stories about reproductive rights, women’s health, violence against women and
women’s stuggles worldwide produced by magazines like Elle, Marie Claire, Self and Glamour
(Cosmo and Vogue are both slightly different and less redeemable creatures)
balanced out the diet, makeup and fashion spreads that can range from shallow
to pernicious. The panelists encouraged young feminists to write for and read
the good stories in women’s magazines, saying that in a small field of
publications, these publications were a key vehicle for getting
progressive-minded stories out and getting paid for them. Jesellla, a former
beauty editor and co-author of How Sassy
Changed My Life
, talked about sneaking such articles into her regular
beauty coverage. Glancing at Glamour‘s
guide to the election last fall reminded me that the consistent
pro-reproductive rights coverage these magazines engage in is bold and

If we accept their advice, feminists should view the lesser content in these
magazines as a necessary evil and train our focus on bending the popular
newsstand publications towards a better result, leveraging our voices getting
the women’s glossies to publish more good articles, more realistic and
normalized photos of women of different shapes, sizes, backgrounds and physical
types. But how much success will we have? As Erika Kawalek writes at Double X, "is it wise to seek
redress from a mainstream publication?" Perhaps we should leave them to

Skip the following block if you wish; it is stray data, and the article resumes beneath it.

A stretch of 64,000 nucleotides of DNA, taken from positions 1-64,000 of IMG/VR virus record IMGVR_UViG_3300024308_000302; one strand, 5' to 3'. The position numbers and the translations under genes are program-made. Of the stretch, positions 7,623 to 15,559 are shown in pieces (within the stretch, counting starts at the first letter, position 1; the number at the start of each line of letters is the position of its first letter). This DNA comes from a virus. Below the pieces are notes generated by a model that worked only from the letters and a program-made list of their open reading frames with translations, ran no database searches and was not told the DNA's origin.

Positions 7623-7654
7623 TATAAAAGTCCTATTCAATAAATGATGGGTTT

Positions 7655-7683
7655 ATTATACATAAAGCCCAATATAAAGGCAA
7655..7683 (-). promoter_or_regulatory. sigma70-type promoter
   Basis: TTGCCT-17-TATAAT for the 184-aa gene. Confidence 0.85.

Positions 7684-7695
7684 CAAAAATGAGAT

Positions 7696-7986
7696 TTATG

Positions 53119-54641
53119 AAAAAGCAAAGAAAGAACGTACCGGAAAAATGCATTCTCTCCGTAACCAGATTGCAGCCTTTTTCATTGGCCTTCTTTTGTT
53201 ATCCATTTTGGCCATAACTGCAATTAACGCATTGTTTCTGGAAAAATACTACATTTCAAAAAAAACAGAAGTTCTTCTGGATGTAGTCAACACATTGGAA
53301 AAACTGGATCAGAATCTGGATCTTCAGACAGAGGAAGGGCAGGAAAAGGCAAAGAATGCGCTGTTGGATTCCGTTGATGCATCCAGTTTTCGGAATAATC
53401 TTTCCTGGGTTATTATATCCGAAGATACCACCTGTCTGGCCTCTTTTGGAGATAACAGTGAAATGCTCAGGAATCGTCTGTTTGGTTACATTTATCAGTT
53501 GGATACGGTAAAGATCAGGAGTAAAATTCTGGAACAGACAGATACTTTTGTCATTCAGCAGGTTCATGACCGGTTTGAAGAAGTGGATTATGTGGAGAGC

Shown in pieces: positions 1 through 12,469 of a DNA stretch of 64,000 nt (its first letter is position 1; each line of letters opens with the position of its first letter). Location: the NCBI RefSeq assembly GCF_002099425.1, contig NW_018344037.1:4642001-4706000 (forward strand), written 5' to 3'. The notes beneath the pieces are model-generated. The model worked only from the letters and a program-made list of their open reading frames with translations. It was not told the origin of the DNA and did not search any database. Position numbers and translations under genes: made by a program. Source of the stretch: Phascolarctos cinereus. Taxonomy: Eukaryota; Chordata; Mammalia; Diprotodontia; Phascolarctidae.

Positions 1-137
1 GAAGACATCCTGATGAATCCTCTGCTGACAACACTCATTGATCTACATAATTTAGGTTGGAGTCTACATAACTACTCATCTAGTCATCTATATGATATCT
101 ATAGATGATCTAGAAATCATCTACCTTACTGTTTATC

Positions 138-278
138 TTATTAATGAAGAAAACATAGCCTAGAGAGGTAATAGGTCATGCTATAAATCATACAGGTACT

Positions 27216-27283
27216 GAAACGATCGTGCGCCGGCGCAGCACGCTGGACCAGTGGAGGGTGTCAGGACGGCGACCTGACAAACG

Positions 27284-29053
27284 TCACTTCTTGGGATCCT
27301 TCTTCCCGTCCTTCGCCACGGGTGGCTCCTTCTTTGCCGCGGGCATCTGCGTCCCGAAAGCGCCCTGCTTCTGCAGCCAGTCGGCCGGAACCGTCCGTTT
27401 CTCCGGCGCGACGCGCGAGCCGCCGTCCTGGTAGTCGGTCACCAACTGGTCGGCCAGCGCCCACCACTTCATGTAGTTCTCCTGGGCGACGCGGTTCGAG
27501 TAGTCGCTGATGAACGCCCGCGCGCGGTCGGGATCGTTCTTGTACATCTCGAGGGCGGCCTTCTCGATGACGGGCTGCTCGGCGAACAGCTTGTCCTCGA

their inevitable decline and replacement by lady-websites.

It’s a hard question for me to judge personally, because I quit reading
ladymags years ago, and I never regret that choice. I found that although I
enjoyed reading them, and stacked neat piles of them in my travel bag, they
always made me feel dissatisfied when I was done. Even post
consciousness-raising when the endless dieting and weight loss stories had less
effect on me, those magazines always made me feel as though there was something
I lacked–whether it was the right pair of shoes or proper salon-going routine,
or on a deeper level the resilience and inner light that one of the many heroic
women profiled in the dramatic features always seem to have. I’d argue that the
magazines are designed to make readers feel a sense of need or incompleteness,
a need which will lead them to buy the magazine again the following month as
well as pay heed to advertisers.

As for our ability to influence them, I don’t know how many times I’ve opened a
women’s magazine to the editors letter and read a sentence along the lines of
"we’ve heard you and we’re going to change X." But of course little
actually changes in the formula described above: more features mixed with
beauty and diet is what we’ll get. Furthermore, the internet, and sites like Jezebel and The Frisky
and the expansion of the Bitch website all have allowed writers to take on
some of the magazines’ traditionally more fun topics like sex, TV, celebrities
and fashion without really losing their feminist/critical voice–a really
important development.

The paradox of women’s glossies sums up a lot of where American women have come
in the mainstream. The magazines, like TV shows and movies, largely acknowledge
our progress and rights in terms of our workplace, sexual freedom and
reproductive rights without delving deeply into the sexist dynamics and
expectations that inform those issues, partiularly the critical issues of body
image and mainstream beauty norms and gendered power dynamics in personal
relationships. How to approach the magazines, then, depends on our relationship
to them now–if we are active readers, we should fully engage them and push
their coverage towards a more progressive end, accepting that they’ll never be truly progressive. But if we prefer to
get our mix of fun and features elsewhere, there’s no need to turn back to the
ladymags, until the next time they do something scandalous, that is.

Topics and Tags:

body image, body size, Racism, Sexism